I grew up in the Chicago area (Lombard, IL) with my sister and parents (a retired attorney/United Methodist minister and retired school teacher) and not far away from my maternal grandparents and aunts, uncles, and numerous cousins on my mother’s side. I spent many weeks of my girlhood summers with my paternal grandmother in Eleva and then Eau Claire, Wisconsin, where she taught library science, with a specialization in African children’s literature, at the University of Wisconsin campus there. My maternal grandfather taught engineering sciences and applied mathematics at Northwestern University (north of Chicago), and my grandmother worked as an administrator in a nursing home. Both were active volunteers in their church and community, and they taught me the importance of giving back by working in soup kitchens, teaching English to newly arrived immigrants, inviting cadets from the Naval Station Great Lakes to holiday dinners (my grandfather enlisted in the U.S. Navy during WWII), helping seniors prepare their tax forms or get to medical appointments–they had amazing energy even into their 80s. My father has the same commitment to service through his work as a pastor, pro bono work at retirement homes (where I worked as a waitress as a teenager), and membership on Rotary. He ran for local office when I was young, and I have clear memories of preparing his campaign materials and affixing signs in neighbors’ lawns. I also have clear memories of his work as an assistant state’s attorney and, as a result, feel deep respect for the law enforcement system in this country. My mom’s love of teaching and nurturing of young people inspired me, as did the other teachers in my family (including my paternal grandfather, a professor of the Philosophy and History of Education at Saint Cloud State, MN, and aunt, a high school English teacher), to become a teacher myself.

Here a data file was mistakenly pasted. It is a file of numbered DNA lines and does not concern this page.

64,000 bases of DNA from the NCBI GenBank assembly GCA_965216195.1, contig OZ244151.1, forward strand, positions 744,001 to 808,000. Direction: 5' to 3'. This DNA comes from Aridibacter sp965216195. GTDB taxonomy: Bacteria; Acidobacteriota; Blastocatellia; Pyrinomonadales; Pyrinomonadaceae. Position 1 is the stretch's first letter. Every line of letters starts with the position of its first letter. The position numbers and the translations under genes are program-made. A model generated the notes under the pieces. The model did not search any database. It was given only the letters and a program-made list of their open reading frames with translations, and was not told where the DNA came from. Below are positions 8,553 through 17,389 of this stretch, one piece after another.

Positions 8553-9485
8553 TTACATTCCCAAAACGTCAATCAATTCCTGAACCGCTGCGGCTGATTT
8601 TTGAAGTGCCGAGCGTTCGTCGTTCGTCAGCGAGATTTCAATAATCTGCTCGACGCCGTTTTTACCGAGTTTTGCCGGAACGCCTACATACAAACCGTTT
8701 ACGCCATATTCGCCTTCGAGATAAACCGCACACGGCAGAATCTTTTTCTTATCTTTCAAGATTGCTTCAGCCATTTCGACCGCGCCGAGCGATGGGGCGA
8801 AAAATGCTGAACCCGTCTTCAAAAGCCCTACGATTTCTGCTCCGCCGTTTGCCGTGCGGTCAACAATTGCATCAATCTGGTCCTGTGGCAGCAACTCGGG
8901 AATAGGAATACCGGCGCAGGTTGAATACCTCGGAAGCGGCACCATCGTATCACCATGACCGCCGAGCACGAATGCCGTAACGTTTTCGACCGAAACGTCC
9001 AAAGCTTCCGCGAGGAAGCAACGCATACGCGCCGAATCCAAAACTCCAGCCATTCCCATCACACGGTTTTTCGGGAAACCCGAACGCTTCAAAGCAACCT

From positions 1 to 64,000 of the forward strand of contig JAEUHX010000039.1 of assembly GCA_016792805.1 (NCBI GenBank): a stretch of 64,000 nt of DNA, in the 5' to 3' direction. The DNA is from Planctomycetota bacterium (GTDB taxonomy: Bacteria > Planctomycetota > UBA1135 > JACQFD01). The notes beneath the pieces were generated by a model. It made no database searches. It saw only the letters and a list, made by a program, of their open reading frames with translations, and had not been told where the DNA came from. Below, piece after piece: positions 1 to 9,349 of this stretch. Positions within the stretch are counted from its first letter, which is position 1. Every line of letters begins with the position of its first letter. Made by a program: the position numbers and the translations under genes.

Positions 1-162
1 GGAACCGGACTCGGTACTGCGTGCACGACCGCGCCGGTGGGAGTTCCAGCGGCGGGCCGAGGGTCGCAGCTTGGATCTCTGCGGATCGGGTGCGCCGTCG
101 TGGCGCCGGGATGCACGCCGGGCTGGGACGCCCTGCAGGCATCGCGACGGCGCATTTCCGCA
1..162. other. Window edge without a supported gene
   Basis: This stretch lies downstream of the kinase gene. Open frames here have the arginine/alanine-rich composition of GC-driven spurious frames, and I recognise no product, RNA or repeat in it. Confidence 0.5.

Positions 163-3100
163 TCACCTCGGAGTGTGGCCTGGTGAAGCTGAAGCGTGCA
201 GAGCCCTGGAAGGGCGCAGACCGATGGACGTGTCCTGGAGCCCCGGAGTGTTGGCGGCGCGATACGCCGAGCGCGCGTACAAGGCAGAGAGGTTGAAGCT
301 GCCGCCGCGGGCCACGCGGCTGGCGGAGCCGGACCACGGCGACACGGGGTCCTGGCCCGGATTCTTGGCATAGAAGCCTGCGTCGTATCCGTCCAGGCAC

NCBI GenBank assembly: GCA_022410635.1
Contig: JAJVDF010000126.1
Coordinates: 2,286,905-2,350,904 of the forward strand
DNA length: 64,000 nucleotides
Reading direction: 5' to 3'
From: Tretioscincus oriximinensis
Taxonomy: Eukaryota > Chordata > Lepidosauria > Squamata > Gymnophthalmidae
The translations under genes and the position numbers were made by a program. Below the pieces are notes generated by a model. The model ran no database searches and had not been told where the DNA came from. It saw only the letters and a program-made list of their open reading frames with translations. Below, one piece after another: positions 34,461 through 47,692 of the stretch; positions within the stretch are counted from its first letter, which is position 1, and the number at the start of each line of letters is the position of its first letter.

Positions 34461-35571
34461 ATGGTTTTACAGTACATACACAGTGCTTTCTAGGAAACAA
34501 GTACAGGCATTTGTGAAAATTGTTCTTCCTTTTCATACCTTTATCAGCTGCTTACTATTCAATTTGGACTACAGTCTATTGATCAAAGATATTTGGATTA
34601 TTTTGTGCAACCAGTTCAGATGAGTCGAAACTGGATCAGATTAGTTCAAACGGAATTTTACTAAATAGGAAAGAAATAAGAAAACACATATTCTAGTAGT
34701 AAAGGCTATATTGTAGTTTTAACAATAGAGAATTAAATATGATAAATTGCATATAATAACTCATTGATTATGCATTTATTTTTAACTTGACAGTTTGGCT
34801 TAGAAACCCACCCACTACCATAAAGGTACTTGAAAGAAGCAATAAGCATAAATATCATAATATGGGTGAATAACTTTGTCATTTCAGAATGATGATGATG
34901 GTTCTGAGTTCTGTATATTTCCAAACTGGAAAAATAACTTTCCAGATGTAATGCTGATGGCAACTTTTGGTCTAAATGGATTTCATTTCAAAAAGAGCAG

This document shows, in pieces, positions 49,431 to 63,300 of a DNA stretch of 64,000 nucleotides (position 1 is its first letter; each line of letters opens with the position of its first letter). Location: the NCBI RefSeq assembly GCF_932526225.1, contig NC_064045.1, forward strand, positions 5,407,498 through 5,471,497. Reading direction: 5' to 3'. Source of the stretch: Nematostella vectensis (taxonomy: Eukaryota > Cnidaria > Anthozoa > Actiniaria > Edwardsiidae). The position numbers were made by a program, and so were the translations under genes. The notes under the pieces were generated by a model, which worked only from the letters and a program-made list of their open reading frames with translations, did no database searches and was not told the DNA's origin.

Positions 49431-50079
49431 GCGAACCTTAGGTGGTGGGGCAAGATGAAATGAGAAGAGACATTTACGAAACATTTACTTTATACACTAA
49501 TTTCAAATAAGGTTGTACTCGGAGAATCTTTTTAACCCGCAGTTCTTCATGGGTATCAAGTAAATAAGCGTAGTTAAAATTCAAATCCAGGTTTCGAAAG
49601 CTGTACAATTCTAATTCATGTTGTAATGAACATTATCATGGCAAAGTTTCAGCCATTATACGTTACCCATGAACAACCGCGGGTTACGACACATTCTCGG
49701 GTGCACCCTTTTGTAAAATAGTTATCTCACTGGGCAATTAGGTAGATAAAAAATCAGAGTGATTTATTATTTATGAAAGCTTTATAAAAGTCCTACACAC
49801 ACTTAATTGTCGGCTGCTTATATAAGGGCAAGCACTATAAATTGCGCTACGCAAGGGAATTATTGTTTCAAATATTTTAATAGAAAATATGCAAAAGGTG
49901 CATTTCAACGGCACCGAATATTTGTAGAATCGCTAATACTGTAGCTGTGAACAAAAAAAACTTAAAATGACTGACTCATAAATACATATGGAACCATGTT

This decision came after my first two years as an undergraduate student at Northwestern University, where I entered as a Civil Engineering major with the goal of pursuing a career in architecture. After my freshman year, I began working as a supplemental employee/intern (over three summers and a winter) in the Marketing Department at IBM-Chicago while an undergraduate student. There I was sales support for the sales force, and then engaged in event planning. Although I ultimately left business for teaching, I carried this experience forward into my work as a university professor, where I mentor young adults some of whom wish to work in the corporate world and international business. Because I am also passionate about research — my areas of specialization are WWII, decolonization and the history of immigration and integration policy, France’s political history, and twentieth- and twenty-first-century French literature and film — after receiving my BA in French Studies from Northwestern University, I pursued graduate work at the Ohio State University in Columbus. My interests took me to France, where I worked as an English instructor, both in a secondary school and as an adjunct professor at the University of Rennes I, the scientific campus (i.e., specializing in science, technology, law, economics, management and philosophy). My first position out of graduate school was at the University of Vermont, which was the best first job any aspiring professor could hope for, and I am now an Associate Professor of French at UVM, a position I have held for 20 years. In 2020 I published my first book, The Algerian War Retold: Of Camus’s Revolt and Postwar Reconciliation.